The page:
By DJ Monk
It would be extremely easy to dismiss this, a collection of songs written by Chester Bennington and previously only recorded as a series of demos with the members of the high school band of brothers he briefly fronted before going on to find his ultimately-doomed international stardom as frontman of nu-metal superstars Linkin Park, as something of a belated money-spinner, a cashing-in on the memory of a fallen hero. But, that is to do a severe injustice to this project, which genuinely captures a moment in musical history and brings it back to startling, poignant life in a way in which its progenitor no doubt would be justifiably proud.
Regular ÜR readers will be familiar with the Grey Daze back story, but it deserves a quick refresher to put this extremely emotional and important album into its proper context. Just a few short months before he subsequently took his own life, and with Linkin Park planning to take a lengthy hiatus to recharge their collective batteries, Chester Bennington revealed that he had hooked up once again with a bunch of friends from his teenage years back in Arizona, with the intention of finally completing, some 20+ years later, the album which they had never got around to fully recording, never mind releasing – and even announced plans to take the band back out on the road. Ultimately, however, history took another of its inevitable twists and Bennington finally succumbed to the demons which had pursued him most of his life…
It took two years for the remaining members of Grey Daze – drummer Sean Dowdell, bassist Mace Beyers and guitarist Cristin Davis – to re-enter the studio, with the full co-operation of Chester’s widow Talinda and son Jaime (who also guests on the album and directed one of the accompanying videos) and set about re-recording the 11 songs, all the while matching them to Bennington’s vocals, in the knowledge that while these could be remastered and given a fresh lick of modern production paintshopping they could not be inherently altered, as that would be to disrespect both the process and, more importantly, the artist himself.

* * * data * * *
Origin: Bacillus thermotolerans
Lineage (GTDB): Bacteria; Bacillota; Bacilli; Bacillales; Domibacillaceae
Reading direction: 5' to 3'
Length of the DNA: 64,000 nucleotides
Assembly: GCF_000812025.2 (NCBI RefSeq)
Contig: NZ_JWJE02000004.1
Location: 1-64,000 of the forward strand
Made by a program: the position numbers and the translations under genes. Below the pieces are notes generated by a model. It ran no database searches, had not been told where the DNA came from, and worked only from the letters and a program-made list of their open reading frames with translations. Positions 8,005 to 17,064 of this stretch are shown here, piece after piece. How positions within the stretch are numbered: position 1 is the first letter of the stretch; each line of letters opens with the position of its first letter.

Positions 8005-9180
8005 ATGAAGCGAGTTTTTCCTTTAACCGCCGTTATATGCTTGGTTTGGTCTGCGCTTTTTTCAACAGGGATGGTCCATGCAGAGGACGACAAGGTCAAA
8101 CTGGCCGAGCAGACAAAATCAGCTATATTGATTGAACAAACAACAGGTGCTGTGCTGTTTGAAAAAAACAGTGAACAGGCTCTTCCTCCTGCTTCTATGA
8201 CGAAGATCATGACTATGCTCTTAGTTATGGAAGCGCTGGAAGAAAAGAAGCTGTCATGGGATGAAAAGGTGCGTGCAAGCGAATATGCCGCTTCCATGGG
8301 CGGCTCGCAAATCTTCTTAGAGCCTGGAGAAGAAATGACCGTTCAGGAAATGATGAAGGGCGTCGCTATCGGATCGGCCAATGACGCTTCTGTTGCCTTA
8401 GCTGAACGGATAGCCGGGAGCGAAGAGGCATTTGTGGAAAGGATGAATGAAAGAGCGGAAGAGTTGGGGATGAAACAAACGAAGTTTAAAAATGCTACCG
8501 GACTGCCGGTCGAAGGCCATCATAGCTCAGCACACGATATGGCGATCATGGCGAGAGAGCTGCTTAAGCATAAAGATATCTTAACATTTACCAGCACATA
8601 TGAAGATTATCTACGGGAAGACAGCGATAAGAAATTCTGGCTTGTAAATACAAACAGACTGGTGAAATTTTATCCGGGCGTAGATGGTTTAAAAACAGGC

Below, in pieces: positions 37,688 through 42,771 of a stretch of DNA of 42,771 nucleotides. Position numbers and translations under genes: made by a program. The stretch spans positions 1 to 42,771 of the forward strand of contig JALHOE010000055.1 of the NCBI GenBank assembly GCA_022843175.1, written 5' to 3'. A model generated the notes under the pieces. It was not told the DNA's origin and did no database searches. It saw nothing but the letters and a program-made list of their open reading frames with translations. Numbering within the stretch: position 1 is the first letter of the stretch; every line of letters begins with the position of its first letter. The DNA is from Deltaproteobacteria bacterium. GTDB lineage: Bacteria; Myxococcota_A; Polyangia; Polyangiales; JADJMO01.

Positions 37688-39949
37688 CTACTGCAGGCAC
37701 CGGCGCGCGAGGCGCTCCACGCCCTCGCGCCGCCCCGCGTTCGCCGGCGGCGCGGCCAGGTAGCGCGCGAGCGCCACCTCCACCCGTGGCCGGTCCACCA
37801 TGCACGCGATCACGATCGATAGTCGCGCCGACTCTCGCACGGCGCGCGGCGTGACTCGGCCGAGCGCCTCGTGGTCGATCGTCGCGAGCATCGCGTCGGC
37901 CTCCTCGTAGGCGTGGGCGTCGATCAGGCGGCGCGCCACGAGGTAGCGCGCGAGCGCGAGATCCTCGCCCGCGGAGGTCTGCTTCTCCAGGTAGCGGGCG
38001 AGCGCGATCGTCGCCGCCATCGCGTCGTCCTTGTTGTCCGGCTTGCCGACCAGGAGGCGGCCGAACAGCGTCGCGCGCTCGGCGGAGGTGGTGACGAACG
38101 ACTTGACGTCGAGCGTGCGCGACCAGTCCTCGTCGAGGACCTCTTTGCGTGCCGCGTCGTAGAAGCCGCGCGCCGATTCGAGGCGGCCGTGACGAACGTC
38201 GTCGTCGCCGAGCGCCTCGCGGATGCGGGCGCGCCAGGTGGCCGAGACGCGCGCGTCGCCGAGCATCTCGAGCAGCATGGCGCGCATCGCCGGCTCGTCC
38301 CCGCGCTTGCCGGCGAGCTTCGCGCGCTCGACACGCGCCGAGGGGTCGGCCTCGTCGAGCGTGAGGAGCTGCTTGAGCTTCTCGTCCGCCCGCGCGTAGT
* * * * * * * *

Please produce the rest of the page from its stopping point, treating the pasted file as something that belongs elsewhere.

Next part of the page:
While the overall sound of the album veers more towards the alt-rock sound that has become something de rigeur in more recent years, it is very much obvious that this is also the sound of a craftsman still very much serving his apprenticeship, as there are clear indications of what would later be brought to full fruition with Linkin Park and ‘Hybrid Theory’, not least on opener ‘Sickness’, where that familiar voice resonates and captivates as much as it did on the first listen to ‘One Step Closer’ or more especially ‘Paper Cut’, albeit in a much rawer and less formed manner. The anxiety and pathos which would later characterize Bennington’s LP performances is also very much evident, in its most nascent form, declaring as he does “”maybe things will get better, maybe things will look brighter” on ‘Sometimes’. Or when he simply asks, “are you happy?” at the end of ‘The Syndrome’.
‘Amends’ is a cathartic, haunting album. It is, as the PR blurb says, “the origin story of one of modern rock’s most recognizable voices and also a full circle moment among friends”. It is one that speaks of that friendship, the remaining band members ensuring that their friend’s legacy remains intact and respected. It is also an early cry for help from someone who used his lyrics as just that, a series of what could now be regarded as suicide notes from someone on the edge, struggling to cope but trying to do so through the empowerment of his music, and his global recognition, only to find that, no matter how loudly he shouted, the demons inside shouted louder. And for that reason, and that reason alone, this album DESERVES to be heard. It is a fitting tribute to an artist who, too late perhaps, can be regarded as one of the art form’s most important and vital voices.
- ‘Amends’ is released on Friday (26 June). You can get your copy HERE.
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